Because you set it yourself as needed. The core Raku repositories are all installation based (thus their locations are mostly implementation details and not intended to be interacted with), but any non-installation based repositories as per the question would need to be set $RAKULIB – ugexe Feb 26 at 13:51
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Some comments on this topic.

  1. It is optimal, I think, to use zef because zef will also load dependencies. It is already unusual to be able to write a Raku program without using other modules and I would expect this to become even more unusual as more Raku modules get developed.

  2. I forget which modules I have installed on my system, and included in a program. By specifying everything in META6.json, then running zef test ., the chance of ensuring someone else can download the module is improved. Actually, I have found the best way to ensure this is to create a docker file and try to install a new module in a docker image/container - but that's another topic.

  3. I have found (for Linux, and I cannot comment about Windows) that if I:

    • write an executable in Raku (see below), lets call it MyWonder,
    • place it in the <distribution>/bin folder,
    • give it +x permission(s), and
    • specify it in the distribution's root META6.json file
    • (publish the distribution)

    then when zef installs the distribution, MyWonder will work on the command line (assuming that zef itself works on the command line, implying that PATH contains the directory to zef).

  4. The optimal (for me) way of invoking a program that is meant to be used on command line, or invoked by a desktop, is:

    • put the following into the MyWonder file (no need for extension)
    use v6.d;
    use MyWonderLife;
    
    • put all of the functionality into MyWonderLife.rakumod
    • make sure there is at least one sub MAIN in MyWonderLife.rakumod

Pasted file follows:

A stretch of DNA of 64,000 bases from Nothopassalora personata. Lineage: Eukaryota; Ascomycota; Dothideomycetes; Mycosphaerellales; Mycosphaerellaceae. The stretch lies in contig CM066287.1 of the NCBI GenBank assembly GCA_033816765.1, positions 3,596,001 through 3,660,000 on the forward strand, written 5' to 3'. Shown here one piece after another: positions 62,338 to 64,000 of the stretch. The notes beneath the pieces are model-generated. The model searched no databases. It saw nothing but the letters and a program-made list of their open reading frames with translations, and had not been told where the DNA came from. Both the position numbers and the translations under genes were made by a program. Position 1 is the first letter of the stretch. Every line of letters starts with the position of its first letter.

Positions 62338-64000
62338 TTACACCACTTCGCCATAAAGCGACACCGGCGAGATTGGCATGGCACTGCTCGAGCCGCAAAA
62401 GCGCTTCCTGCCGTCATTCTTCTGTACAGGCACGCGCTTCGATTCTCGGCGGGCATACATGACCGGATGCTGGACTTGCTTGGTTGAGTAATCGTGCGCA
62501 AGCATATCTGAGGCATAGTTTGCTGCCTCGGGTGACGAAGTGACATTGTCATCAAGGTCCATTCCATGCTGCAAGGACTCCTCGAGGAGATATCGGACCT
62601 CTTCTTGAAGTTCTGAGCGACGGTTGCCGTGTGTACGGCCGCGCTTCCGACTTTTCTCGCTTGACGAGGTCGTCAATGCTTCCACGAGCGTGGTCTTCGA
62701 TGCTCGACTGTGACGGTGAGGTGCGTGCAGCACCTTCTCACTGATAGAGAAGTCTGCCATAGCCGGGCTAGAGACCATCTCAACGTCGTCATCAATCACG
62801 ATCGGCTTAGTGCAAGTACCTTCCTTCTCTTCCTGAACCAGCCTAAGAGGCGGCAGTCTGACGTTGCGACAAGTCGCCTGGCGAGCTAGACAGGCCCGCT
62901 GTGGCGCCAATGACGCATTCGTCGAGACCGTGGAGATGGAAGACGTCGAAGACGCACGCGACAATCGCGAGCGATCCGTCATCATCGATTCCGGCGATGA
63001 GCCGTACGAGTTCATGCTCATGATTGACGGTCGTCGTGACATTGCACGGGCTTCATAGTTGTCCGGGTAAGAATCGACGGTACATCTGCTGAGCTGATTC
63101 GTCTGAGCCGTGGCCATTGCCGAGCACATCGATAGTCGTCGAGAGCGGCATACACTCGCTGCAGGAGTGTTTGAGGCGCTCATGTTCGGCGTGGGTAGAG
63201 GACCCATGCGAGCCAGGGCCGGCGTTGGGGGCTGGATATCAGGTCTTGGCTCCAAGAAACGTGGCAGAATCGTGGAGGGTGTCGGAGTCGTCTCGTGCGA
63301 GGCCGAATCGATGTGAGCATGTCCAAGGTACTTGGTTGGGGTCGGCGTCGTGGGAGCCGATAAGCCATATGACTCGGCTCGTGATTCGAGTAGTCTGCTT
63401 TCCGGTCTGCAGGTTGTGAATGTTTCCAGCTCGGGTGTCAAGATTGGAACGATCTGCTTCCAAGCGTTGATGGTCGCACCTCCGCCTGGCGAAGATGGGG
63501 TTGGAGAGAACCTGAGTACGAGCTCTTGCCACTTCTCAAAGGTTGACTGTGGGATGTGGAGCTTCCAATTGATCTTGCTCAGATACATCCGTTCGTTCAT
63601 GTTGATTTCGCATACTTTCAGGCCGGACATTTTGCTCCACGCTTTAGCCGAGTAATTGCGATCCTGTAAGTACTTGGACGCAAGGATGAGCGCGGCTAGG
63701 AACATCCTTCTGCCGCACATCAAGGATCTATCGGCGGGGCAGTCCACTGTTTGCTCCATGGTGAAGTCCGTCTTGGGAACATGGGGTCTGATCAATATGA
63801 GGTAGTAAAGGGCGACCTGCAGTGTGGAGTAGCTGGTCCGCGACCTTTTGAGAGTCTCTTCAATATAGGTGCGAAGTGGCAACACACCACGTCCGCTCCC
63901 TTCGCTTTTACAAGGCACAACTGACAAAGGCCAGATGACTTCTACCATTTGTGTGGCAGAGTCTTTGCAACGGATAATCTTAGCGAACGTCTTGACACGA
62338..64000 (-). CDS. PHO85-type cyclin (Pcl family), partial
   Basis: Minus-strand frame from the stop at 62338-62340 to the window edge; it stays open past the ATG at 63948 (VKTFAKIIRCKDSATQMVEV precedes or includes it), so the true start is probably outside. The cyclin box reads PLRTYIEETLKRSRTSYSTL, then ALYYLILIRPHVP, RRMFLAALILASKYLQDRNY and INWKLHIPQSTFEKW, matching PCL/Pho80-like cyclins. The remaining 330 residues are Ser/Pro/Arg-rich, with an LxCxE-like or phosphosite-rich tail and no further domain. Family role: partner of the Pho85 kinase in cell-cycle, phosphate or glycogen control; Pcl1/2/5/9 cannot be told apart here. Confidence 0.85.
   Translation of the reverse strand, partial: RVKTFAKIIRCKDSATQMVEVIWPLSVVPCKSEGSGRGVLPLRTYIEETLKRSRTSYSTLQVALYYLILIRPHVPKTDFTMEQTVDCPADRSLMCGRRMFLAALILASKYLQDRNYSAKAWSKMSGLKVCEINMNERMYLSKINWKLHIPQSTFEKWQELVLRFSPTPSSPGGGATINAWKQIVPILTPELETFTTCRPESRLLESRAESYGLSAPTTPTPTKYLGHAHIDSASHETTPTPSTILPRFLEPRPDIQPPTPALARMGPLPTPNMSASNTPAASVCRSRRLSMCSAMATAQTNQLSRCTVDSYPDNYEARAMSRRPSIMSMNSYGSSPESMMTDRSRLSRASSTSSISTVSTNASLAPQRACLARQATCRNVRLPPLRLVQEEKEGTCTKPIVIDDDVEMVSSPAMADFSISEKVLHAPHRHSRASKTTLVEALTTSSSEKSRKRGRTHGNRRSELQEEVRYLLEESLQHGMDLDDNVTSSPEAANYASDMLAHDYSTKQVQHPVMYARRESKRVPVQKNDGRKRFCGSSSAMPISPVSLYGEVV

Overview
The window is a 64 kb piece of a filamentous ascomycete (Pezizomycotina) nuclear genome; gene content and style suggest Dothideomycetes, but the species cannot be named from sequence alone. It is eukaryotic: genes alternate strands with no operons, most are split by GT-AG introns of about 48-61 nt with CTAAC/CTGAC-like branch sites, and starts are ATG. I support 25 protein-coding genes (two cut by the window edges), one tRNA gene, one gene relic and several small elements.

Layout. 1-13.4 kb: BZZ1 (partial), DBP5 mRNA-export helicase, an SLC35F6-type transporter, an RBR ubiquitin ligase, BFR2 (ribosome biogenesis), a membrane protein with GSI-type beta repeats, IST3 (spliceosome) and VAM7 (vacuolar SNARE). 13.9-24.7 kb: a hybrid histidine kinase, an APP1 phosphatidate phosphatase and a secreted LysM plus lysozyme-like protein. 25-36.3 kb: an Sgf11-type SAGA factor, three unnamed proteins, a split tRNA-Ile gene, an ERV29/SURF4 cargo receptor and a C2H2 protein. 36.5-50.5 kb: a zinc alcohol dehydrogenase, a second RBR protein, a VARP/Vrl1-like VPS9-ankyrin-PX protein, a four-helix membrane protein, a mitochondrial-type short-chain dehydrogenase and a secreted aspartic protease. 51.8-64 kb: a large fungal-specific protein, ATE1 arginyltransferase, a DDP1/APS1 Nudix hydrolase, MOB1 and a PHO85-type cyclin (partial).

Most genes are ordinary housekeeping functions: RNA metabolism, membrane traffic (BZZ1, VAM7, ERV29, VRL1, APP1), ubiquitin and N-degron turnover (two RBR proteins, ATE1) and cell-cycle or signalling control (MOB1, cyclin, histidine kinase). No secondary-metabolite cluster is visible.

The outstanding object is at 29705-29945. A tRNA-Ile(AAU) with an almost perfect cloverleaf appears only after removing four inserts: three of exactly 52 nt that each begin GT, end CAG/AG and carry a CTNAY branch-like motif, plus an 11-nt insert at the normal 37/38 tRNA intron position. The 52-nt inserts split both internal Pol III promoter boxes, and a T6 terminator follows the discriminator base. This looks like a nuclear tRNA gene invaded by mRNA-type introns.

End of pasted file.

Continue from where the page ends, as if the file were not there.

• specify MyWonderLife in the META6.json file (which allows a lot of flexibility about which directory you can put the actual MyWonderLife.rakummod file under; it doesn't have to be lib/)
    • create a simple test t/basic.rakutest for the distribution, with just the test use-ok 'MyWonderLife;

    This recipe means that all the functionality is precompiled by zef, so that when the executable is called by the user, there is a much quicker response. The slowest part when using Raku is compiling a program. By installing with zef, this is done once during installation. Programs in all languages are slow to install, so a Raku program does not cause a user to wonder what is happening at the moment it is being used.

    Secondly, it is possible to use several multi sub MAIN to handle a variety of calling situations, and to use the range of command line options that can now be handled. Whilst this is obviously possible in any script, putting them all in a .rakumod file seems (to me) to be more natural.

    I've found that extensive tests are a pain to watch when modules are being installed, so I have begun to move most of the development and maintenance testing to xt/ and only have simple installation tests in t/.

    Finally, with this recipe (and assuming you have given the distribution the name MyWonderLife in the META6.json file, the installation instructions for MyWonder, assuming it is possible to call the program with no arguments are simply:

    Use zef to install MyWonderLife, eg.,

    zef install MyWonderLife
    

    and use it on a Command Line as follows:

    MyWonder